Neha Bhalla, 23 years, Ludhiana, B.Sc. Hons Food Science and Technology, Pursuing Health Management from Institute of Health Management and Research

Social Media url: https://www.facebook.com/neha.bhalla.9

eINDIA 2012 :: A case study for utilizing cloud as a future for Government

eINDIA Track: eGov

Title of Paper: A case study for utilizing cloud as a future for Government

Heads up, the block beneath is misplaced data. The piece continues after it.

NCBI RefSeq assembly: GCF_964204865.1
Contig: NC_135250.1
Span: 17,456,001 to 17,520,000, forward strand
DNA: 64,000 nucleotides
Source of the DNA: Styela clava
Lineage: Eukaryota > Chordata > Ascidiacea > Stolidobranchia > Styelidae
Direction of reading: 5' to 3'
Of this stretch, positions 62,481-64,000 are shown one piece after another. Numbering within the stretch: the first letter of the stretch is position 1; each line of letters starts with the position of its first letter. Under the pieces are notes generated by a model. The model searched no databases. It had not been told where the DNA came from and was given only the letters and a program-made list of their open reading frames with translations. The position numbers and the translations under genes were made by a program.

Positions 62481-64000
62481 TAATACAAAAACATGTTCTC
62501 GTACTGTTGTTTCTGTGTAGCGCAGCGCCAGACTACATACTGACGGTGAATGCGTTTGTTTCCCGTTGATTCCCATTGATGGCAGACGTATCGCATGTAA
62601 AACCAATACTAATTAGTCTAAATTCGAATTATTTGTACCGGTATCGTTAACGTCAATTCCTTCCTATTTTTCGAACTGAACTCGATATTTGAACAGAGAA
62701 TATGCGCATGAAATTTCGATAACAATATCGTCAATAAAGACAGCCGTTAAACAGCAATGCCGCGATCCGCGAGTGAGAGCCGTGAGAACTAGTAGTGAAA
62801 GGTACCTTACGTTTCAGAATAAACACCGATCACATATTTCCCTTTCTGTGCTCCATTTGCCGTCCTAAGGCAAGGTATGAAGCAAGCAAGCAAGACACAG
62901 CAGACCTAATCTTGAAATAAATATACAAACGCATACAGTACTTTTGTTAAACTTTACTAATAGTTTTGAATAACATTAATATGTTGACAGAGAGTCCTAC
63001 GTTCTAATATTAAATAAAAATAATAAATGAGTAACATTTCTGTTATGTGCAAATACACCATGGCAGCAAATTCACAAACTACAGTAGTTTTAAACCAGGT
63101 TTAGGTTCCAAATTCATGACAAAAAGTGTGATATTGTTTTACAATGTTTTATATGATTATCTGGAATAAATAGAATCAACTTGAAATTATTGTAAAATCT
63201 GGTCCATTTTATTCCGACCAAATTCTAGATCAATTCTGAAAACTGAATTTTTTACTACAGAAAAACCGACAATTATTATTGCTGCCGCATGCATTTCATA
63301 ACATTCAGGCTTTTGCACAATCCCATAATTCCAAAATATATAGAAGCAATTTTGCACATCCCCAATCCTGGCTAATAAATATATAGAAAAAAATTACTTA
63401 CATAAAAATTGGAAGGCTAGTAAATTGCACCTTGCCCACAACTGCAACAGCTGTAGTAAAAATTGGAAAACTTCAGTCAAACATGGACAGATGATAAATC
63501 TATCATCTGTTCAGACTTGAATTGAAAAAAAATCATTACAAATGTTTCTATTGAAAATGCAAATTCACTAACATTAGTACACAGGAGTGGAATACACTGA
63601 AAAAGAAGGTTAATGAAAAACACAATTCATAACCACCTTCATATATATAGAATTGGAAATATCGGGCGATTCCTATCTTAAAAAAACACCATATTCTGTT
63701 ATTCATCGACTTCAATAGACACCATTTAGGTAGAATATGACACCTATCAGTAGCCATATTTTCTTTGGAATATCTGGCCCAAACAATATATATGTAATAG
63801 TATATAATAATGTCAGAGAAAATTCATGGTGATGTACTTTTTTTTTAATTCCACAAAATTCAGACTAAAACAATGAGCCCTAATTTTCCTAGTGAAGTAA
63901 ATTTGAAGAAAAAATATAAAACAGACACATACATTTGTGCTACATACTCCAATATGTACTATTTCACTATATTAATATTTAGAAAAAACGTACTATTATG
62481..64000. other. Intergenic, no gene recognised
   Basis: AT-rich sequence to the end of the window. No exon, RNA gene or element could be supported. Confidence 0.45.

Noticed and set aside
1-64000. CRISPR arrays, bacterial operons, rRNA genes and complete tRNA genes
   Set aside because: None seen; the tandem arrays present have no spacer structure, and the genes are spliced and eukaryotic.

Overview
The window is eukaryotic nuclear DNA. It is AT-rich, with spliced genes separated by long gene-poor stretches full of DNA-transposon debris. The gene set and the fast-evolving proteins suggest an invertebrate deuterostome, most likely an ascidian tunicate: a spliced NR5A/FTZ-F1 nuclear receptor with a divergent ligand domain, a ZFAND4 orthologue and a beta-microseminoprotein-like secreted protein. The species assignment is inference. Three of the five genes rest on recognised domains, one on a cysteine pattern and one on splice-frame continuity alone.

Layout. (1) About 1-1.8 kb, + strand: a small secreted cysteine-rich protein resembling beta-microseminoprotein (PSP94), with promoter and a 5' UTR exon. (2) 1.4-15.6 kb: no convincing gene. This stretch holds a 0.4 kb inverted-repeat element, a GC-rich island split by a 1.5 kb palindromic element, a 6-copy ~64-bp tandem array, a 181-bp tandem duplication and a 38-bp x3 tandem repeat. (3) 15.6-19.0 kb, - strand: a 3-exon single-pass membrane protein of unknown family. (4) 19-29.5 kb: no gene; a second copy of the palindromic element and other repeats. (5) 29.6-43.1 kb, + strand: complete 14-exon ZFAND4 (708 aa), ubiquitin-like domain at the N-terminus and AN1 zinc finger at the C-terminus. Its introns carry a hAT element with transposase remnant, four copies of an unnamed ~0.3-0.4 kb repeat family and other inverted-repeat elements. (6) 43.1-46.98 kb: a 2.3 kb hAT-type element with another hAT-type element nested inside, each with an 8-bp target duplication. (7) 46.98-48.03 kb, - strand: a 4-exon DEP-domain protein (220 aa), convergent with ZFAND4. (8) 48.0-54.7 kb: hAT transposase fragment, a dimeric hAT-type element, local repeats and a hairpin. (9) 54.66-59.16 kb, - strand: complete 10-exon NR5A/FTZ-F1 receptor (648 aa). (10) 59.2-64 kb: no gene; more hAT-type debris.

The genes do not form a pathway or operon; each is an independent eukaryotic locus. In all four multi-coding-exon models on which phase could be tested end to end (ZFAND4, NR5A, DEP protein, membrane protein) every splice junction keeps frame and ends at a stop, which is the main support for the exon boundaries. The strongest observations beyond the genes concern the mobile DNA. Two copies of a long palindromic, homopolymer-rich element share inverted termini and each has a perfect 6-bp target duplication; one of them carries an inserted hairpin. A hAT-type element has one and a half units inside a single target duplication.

Author Name: Gnana Seelan
Email: mgseelan@cdac.in
Designation: Project Engineer
Organization: Centre for Development of Advanced Computing (C-DAC)
Address:  JNTU Campus, Kukatpally, Hderabad, India
Zip: 500086

Co-Author 1:
Author Name: Gnana Seelan
Email: mgseelan@cdac.in
Organization: Centre for Development of Advanced Computing (C-DAC)
Address: JNTU Campus, Kukatpally, Hderabad, India

Co-Author 2:
Author Name: Ch A S Murty
Designation: PTO
Email: chasmurty@cdac.in
Organization: Center for Development of Advanced Computing (C-DAC)
Address: JNTU Campus, Kukatpally, Hderabad, India